WORLD: Sharp rise in world food prices
From 25/02 to 04/03, the prices of the May delivery in Chicago gained $24/t to reach $297/t. The week remains marked by extremely high volatility linked to the invasion of Ukraine and the disruption of trade flows of many agricultural commodities (corn, wheat, sunflower oil, etc.) and energy. In this context, the fundamentals remain in the background. Because of the geopolitical situation, world food prices are rising sharply. The FAO price index in February, at the beginning of the invasion, rose by 24% compared to February 2021. It is at its highest level since 2011-2012, when food prices were a trigger for the Arab Spring. It should be remembered that Ukraine and Russia export 30% of the world’s wheat, around 20% of its maize and over 80% of its sunflower oil. As a result, the supply capacities of importing countries will be a key element of the global situation in the coming months. After the cancellation of an Egyptian tender, Algerian and Tunisian wheat tenders will be closely watched by operators. Oil prices continue to rise sharply, topping $120/barrel, the highest in 10 years. While Russian oil exports could be targeted by a new round of sanctions, the attitude of Saudi Arabia will be followed closely by operators. Saudi Arabia has reserves that could partly replace Russian supply, but it remains linked to Russia through OPEC+ and its oil marketing agreements. In the United States, the Biden administration is reportedly considering an adjustment or even a suspension of the mandate to incorporate ethanol into fuel in order to limit the inflationary context. As a result of this mandate, on average 35% of US corn production is used for ethanol production. In China, the government has announced that it fears the worst wheat harvest in its history, with a loss of production of around 20% due to climatic hazards, which could increase inflationary pressure. In addition, new cases of African swine fever have been detected in the east of the country. In South America, the weather remains favourable for planting safrinha maize in Brazil and late maize in Argentina. Brazilian producers fear a shortage of fertiliser, mainly for the next crop-year, due to the sanctions affecting Russia and Belarus.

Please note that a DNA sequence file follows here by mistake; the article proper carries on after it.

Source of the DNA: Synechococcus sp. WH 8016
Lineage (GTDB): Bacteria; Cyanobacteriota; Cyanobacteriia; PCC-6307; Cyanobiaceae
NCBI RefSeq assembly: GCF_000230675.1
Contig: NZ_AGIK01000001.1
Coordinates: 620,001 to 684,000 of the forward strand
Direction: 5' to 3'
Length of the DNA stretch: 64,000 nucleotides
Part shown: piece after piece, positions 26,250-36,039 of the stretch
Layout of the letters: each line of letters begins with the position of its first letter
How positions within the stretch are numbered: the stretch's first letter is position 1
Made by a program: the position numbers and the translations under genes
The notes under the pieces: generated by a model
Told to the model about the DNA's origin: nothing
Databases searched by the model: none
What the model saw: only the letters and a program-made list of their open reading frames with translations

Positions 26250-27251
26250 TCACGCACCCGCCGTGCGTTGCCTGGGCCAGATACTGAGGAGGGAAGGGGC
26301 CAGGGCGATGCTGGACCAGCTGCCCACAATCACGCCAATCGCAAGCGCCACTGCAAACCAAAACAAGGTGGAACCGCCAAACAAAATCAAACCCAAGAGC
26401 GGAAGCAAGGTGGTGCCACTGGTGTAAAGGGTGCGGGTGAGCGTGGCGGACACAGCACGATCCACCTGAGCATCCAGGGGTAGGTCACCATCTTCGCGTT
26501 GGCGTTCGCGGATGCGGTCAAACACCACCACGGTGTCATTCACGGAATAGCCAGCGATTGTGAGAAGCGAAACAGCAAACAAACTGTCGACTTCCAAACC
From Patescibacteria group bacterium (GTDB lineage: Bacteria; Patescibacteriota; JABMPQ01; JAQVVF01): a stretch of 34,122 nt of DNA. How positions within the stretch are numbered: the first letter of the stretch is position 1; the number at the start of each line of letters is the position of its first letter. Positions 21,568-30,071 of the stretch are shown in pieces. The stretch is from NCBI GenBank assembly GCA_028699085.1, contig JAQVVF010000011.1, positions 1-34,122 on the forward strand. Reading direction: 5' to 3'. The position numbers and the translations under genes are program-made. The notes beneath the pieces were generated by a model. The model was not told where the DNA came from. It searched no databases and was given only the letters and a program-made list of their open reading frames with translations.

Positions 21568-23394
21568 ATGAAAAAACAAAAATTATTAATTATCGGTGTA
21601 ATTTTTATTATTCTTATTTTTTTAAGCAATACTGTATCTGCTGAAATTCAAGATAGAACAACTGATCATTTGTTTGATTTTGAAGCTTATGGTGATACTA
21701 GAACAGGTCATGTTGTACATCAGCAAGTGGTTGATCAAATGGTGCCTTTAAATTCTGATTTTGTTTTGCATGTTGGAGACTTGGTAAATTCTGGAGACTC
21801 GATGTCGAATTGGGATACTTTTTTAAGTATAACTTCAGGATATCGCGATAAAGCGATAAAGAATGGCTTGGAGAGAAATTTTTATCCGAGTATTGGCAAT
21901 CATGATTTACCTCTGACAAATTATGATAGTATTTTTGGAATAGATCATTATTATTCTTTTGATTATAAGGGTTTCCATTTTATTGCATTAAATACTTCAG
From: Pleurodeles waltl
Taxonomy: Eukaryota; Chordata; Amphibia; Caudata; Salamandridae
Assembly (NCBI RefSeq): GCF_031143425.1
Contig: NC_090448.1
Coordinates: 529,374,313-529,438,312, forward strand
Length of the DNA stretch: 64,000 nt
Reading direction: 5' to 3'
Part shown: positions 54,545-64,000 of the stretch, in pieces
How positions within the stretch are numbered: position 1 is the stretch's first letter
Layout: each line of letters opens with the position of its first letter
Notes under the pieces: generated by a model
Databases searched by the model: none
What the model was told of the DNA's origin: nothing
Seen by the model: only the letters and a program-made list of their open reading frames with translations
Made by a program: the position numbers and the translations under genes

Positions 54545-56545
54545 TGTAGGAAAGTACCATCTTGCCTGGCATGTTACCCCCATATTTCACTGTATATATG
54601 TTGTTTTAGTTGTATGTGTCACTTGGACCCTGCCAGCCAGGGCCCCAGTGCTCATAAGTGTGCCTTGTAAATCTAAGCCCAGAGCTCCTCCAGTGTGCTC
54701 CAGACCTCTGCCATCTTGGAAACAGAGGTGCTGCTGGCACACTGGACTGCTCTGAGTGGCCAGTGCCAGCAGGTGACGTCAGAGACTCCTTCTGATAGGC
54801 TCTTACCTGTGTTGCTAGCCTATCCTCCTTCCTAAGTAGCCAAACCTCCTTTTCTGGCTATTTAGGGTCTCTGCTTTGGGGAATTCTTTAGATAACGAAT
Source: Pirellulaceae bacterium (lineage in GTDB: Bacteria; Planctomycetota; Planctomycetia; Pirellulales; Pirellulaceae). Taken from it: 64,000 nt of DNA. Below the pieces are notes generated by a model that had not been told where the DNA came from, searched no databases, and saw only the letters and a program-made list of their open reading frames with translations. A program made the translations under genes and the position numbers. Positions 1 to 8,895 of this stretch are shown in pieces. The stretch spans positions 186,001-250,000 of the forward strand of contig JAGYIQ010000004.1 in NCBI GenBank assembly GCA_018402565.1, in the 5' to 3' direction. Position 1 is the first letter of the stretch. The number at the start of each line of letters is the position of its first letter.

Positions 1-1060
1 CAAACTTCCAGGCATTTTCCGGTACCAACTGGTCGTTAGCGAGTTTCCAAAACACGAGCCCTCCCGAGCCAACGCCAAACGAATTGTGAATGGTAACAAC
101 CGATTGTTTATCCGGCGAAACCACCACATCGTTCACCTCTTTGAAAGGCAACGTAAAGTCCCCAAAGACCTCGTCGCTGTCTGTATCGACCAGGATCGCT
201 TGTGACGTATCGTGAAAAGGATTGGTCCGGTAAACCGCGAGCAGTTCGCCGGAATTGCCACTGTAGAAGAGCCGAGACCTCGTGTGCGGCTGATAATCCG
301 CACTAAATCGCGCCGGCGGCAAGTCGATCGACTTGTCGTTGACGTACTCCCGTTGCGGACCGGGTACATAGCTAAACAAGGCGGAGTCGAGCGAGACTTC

EUROPE: Export restrictions
The ongoing war continues to severely limit shipping in the Black Sea. The port of Mikolayiv in Ukraine as well as Odessa, through which 90% of Ukrainian agricultural exports pass, are among the targets of the Russian army. Civilian ships were again attacked by Russia last week. The Ukrainian railway company has announced that it will be able to ship grain to neighbouring countries for re-export, but this is still at the announcement stage at the moment. There is growing concern that spring planting will only be partial due to the situation there. Some countries are restricting exports to limit local food inflation: Moldova and Hungary in particular.